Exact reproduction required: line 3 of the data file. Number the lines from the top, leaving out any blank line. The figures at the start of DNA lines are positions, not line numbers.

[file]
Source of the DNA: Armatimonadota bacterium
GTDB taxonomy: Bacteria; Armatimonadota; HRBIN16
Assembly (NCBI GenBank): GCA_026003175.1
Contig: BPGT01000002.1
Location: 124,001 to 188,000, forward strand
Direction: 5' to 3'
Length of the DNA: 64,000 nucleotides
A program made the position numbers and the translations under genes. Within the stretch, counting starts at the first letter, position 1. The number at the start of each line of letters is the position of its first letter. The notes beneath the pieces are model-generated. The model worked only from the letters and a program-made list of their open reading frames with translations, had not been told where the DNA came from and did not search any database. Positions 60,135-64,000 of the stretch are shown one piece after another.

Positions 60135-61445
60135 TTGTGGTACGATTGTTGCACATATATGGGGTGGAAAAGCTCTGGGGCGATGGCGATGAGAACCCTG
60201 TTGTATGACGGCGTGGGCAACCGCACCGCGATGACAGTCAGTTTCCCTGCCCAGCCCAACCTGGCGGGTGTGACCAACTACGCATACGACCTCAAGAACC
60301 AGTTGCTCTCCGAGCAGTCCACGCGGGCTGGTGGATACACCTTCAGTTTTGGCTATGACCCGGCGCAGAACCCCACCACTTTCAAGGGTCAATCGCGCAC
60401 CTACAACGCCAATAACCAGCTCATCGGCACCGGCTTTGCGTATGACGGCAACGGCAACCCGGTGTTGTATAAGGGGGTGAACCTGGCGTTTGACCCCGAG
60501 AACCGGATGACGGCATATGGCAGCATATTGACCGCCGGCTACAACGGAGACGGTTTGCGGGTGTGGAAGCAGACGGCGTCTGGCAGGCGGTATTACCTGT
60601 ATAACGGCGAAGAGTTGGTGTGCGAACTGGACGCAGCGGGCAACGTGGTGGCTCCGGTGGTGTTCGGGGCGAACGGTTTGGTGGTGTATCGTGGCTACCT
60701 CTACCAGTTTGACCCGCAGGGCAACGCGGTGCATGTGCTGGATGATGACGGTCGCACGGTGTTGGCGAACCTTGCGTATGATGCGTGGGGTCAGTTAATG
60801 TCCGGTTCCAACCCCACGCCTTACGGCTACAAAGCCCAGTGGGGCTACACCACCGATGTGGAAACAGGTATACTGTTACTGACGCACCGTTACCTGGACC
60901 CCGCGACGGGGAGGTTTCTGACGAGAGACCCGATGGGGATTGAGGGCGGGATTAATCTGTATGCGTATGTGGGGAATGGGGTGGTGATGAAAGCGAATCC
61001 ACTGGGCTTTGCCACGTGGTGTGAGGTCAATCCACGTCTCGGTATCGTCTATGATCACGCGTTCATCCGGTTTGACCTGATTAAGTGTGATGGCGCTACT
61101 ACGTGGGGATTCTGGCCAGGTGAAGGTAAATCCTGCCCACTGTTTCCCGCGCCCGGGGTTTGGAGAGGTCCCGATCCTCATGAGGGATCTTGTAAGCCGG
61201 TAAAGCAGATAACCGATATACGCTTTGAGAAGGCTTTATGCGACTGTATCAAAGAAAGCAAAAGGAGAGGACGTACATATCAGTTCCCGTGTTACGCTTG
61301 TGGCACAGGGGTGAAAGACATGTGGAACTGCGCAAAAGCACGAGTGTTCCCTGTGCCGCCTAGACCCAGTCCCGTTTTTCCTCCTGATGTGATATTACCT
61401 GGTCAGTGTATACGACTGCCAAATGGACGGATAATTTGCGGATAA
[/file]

Assembly (NCBI GenBank): GCA_026003175.1